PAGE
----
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Active listening is a critical component of every type of relationship and conversation. It boils down to three main components: 1) comprehending what the speaker is saying via verbal and non-verbal cues to holistically understand what they are trying to communicate, 2) retaining the information, especially key points, via memory or note-taking, and 3) responding.
These skills apply to both colleague relationships as well as your relationships with clients and prospects. Excellent listening skills are critical to tapping into the needs and wants of your colleagues and understanding the pain points and needs of prospects. Both are important for a well-oiled content marketing machine.
Listening can be practiced and can also heighten attentiveness, attention to detail, and the ability to connect with others. These skills make it much easier to digest information about your audience and use that information as fuel for creating content that resonates and builds trust and credibility with an audience.
Everyone learned about the importance of adaptability in 2020 as the coronavirus threw a wrench in life as we knew it and required a significant pivot across the board. Fintechs are especially knowledgeable about adaptability. Startups must be adaptable and agile to succeed, and many fintechs were able to step in and assist with PPP loans and other digital financial needs more quickly than their incumbent counterparts when push came to shove.
Adaptability and versatility also have a key role in fintech content marketing success. Resistance to change is never a good thing, but embracing it — or even getting ahead of it — can prove beneficial. Fintech content marketing success is dependent on an organization’s ability to keep a finger on the ever-changing pulse of the industry and its customers while remaining fluid in its marketing tactics and strategies.
If they weren’t already, many fintech organizations have switched to a fully remote work environment. Even a hybrid or completely in-office workplace requires communication to be a top priority. The success of an organization depends upon communication between employees, managers, and colleagues.
Finding new ways to bolster communication when remote continues to be a challenge for some. The Slack outage at the top of this year illustrated just how much many organizations rely on digital channels for critical communication.
Communication is also essential to fintech content marketing success. Great content doesn’t just arise from brainstorming sessions — it comes from the prospects and clients with whom you’re trying to connect. Leveraging surveys, reviewing customer service transcripts, reviewing email and Slack conversations, and interacting on social media are all ways you can communicate with clients and prospects and gather essential feedback that drives interesting content and answers pressing questions.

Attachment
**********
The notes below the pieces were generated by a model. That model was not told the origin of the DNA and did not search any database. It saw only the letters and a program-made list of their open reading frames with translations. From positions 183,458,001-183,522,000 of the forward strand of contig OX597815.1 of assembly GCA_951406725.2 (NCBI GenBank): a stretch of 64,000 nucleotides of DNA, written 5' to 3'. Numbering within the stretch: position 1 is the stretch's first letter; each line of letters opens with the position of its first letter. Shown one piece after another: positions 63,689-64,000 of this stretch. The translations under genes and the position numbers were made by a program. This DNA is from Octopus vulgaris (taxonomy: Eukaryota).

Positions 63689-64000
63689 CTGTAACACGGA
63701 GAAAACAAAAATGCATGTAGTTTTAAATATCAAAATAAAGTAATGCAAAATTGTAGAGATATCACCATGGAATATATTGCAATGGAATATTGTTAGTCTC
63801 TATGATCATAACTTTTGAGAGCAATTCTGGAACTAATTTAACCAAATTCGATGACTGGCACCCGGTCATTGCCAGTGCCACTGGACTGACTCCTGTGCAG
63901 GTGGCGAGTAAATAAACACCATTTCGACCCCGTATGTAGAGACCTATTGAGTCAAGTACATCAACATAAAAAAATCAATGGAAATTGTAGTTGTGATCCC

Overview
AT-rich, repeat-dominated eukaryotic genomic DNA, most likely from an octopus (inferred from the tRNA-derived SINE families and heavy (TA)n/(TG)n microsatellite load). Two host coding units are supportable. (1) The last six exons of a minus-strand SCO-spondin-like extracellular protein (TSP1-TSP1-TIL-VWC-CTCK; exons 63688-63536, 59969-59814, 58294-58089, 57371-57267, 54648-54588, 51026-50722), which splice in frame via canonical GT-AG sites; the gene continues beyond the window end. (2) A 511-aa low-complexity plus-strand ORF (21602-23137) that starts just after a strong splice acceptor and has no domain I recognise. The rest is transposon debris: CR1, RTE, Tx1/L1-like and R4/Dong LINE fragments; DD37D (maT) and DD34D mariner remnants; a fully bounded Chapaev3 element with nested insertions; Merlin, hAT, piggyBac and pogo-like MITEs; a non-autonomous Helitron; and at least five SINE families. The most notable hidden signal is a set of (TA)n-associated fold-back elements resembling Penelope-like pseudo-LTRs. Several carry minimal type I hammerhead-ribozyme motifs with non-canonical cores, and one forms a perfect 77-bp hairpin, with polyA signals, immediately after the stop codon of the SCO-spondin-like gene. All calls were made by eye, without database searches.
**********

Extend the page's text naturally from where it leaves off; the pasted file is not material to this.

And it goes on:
Fintechs are no strangers to innovation — they’re built upon it. But how do you take that ability to be creative and translate that into fintech content marketing success? It’s about the process of innovation. Innovation and creativity should be a practice.
Fintech content marketing teams should create an ecosystem that inspires and supports innovation…and not just product innovation. Oftentimes, this means removing boundaries and limits from thought processes. Brainstorming should be a regular part of the content marketing ideation process, but leaders should emphasize at the start of these sessions that cost, effort, time, and any other limitations should not be considered. By freeing people up to think of any solution to a problem or new idea (even unrealistic ones), you open up both the quantity and quality of ideas.
This is where communication and active listening also play an important role. Being a leader in innovation requires teamwork and teamwork requires both of those skills to function effectively. Gather feedback from your team members about what they think is working or not working, what they’re hearing in the field, and where they see room for improvement. Listening without judgment and taking action based on this feedback is the fast-track to identifying gaps in your fintech content marketing program and uncovering new opportunities.
Emotional intelligence (EQ) is a soft skill that’s hugely underrated — and this is especially true when it comes to B2B content marketing. EQ is tied to several critical factors, including how one receives and provides constructive criticism, direction, and feedback. It’s also a good indication of how difficult conversations will be handled. When it comes to working as a team toward fintech content marketing success, these things are essential.
Beyond that, EQ is extremely important for marketers of all stripes, who rely on more psychology than they may realize when it comes to understanding their audience. High EQ bodes especially well for content marketers who are tasked with identifying their audience’s needs, fears, motivations, and goals and creating compelling, relevant content around those factors. The ability to empathize and sympathize with an audience can make or break a content marketing campaign.